What Are Fathers’ Rights in a Texas Custody Case?

Your marriage may be ending, but your children remain your highest priority as a father. How can you ensure that you maintain that relationship as they become adults?

Before filing for divorce, make sure you understand your rights as a father in a Texas custody case.

Gender impact on custody

Although many state courts once preferred to keep children with their mothers, the Equal Rights Amendment in 1973 prohibited judges from considering the sex of the parent when making a custody determination. In addition, the Texas Family Code received updates in 1987 to indicate that judges should create a custody order that maintains ongoing, frequent time with both parents as long as such an arrangement serves the child’s best interests.

Joint custody vs. sole custody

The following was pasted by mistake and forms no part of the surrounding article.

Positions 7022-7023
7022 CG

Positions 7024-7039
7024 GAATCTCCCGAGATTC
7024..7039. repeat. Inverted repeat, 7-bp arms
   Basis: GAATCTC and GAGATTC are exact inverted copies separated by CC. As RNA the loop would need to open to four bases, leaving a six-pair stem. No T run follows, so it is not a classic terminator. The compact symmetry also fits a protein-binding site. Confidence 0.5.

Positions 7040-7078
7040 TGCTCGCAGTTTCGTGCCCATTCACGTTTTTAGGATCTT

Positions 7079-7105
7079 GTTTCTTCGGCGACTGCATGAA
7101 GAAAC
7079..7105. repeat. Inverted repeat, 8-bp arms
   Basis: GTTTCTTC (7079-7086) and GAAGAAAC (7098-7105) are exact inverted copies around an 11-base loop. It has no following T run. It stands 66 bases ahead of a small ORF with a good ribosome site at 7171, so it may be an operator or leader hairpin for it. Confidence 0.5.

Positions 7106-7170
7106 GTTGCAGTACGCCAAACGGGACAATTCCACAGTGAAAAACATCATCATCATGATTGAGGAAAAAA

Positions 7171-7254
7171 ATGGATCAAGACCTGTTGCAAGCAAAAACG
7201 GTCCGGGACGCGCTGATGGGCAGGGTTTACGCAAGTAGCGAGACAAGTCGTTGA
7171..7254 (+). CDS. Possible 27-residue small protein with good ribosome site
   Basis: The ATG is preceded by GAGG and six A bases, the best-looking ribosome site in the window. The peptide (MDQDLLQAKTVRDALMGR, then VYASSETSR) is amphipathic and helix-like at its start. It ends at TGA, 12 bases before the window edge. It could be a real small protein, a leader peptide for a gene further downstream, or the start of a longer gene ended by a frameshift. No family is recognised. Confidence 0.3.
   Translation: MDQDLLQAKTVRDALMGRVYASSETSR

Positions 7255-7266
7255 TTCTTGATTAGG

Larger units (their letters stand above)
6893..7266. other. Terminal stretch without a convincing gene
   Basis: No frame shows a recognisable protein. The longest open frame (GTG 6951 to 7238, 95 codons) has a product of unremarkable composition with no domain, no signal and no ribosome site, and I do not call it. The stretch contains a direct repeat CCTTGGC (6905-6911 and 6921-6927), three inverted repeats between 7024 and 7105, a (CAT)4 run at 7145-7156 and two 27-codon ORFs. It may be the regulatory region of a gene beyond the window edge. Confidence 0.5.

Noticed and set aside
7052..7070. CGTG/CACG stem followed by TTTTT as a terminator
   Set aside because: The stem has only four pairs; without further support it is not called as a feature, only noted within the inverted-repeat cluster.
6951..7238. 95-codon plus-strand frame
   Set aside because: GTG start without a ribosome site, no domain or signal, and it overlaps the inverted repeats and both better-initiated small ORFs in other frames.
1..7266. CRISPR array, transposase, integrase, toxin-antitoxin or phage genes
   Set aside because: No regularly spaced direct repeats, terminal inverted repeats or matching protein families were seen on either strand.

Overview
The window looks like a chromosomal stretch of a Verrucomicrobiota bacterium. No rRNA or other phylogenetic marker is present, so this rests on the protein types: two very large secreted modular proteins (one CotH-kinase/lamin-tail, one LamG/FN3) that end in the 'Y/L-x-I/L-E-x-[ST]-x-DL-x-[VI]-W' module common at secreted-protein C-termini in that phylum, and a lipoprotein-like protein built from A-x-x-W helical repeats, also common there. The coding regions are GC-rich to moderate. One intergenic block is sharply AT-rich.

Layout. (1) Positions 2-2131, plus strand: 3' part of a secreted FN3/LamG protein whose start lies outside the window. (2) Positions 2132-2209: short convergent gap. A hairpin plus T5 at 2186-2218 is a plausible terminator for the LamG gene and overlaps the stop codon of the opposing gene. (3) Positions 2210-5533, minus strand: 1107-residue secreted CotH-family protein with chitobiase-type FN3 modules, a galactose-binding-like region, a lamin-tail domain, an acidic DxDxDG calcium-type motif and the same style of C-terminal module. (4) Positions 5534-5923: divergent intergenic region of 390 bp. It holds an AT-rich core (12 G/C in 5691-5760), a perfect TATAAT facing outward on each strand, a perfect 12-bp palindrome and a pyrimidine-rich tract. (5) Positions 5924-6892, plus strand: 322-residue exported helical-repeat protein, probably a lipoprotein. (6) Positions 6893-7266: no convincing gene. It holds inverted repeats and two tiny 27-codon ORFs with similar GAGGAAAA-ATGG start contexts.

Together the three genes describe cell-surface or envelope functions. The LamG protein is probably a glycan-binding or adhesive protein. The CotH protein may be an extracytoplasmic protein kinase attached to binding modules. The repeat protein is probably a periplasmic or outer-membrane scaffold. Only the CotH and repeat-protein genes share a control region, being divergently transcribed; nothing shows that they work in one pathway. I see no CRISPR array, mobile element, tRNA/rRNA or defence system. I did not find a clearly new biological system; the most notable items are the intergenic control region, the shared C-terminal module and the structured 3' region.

Texas law uses the term “joint managing conservatorship” to describe joint legal custody. This means that both the mother and the father have the right to make decisions that influence the child’s life, including but not limited to education, health care, and religious instruction. In cases involving abandonment or abuse by one parent, the other parent could receive sole managing conservatorship.

Texas courts also default to joint physical custody. However, though both parents will share time with the child, the judge does not have to make an exact 50/50 arrangement. Usually, the child will have a primary physical residence with either the mother or father and court-ordered regular visitation with the other parent. Generally, the parent who has visitation must also pay child support, unless he or she lives with the child for a significant part of the month.

If you want to share custody with your child’s mother, maintain regular contact with the child throughout the separation and divorce even if you move out of the house. Be sure to document these visits, phone calls, and electronic messages to show the court your commitment to fatherhood. The judge will review the child’s existing relationship with both parents, adjustment to home and school, his or her wishes, and other factors to determine the situation that best serves a healthy, happy upbringing.

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